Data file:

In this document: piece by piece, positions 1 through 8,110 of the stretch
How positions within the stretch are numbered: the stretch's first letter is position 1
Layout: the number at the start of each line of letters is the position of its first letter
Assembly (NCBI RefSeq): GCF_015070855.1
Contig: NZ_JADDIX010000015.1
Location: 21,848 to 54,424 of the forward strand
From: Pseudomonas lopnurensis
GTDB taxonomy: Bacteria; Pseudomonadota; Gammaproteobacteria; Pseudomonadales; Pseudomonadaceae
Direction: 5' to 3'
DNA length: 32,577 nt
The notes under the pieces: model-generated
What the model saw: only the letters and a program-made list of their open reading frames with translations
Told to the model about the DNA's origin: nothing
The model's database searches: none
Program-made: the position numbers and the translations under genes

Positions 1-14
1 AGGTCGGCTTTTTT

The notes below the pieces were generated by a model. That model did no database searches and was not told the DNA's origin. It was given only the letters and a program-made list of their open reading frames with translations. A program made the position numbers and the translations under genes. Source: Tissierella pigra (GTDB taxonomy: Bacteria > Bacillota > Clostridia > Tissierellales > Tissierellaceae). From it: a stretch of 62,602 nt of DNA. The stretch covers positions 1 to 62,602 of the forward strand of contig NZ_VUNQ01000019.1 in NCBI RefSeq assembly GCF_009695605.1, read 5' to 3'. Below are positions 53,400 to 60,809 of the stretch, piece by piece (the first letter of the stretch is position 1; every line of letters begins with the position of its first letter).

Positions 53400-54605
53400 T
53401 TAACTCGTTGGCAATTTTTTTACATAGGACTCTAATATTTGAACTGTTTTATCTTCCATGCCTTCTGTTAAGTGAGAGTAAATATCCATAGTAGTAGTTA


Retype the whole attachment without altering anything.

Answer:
In this document: piece by piece, positions 1 through 8,110 of the stretch
How positions within the stretch are numbered: the stretch's first letter is position 1
Layout: the number at the start of each line of letters is the position of its first letter
Assembly (NCBI RefSeq): GCF_015070855.1
Contig: NZ_JADDIX010000015.1
Location: 21,848 to 54,424 of the forward strand
From: Pseudomonas lopnurensis
GTDB taxonomy: Bacteria; Pseudomonadota; Gammaproteobacteria; Pseudomonadales; Pseudomonadaceae
Direction: 5' to 3'
DNA length: 32,577 nt
The notes under the pieces: model-generated
What the model saw: only the letters and a program-made list of their open reading frames with translations
Told to the model about the DNA's origin: nothing
The model's database searches: none
Program-made: the position numbers and the translations under genes

Positions 1-14
1 AGGTCGGCTTTTTT

The notes below the pieces were generated by a model. That model did no database searches and was not told the DNA's origin. It was given only the letters and a program-made list of their open reading frames with translations. A program made the position numbers and the translations under genes. Source: Tissierella pigra (GTDB taxonomy: Bacteria > Bacillota > Clostridia > Tissierellales > Tissierellaceae). From it: a stretch of 62,602 nt of DNA. The stretch covers positions 1 to 62,602 of the forward strand of contig NZ_VUNQ01000019.1 in NCBI RefSeq assembly GCF_009695605.1, read 5' to 3'. Below are positions 53,400 to 60,809 of the stretch, piece by piece (the first letter of the stretch is position 1; every line of letters begins with the position of its first letter).

Positions 53400-54605
53400 T
53401 TAACTCGTTGGCAATTTTTTTACATAGGACTCTAATATTTGAACTGTTTTATCTTCCATGCCTTCTGTTAAGTGAGAGTAAATATCCATAGTAGTAGTTA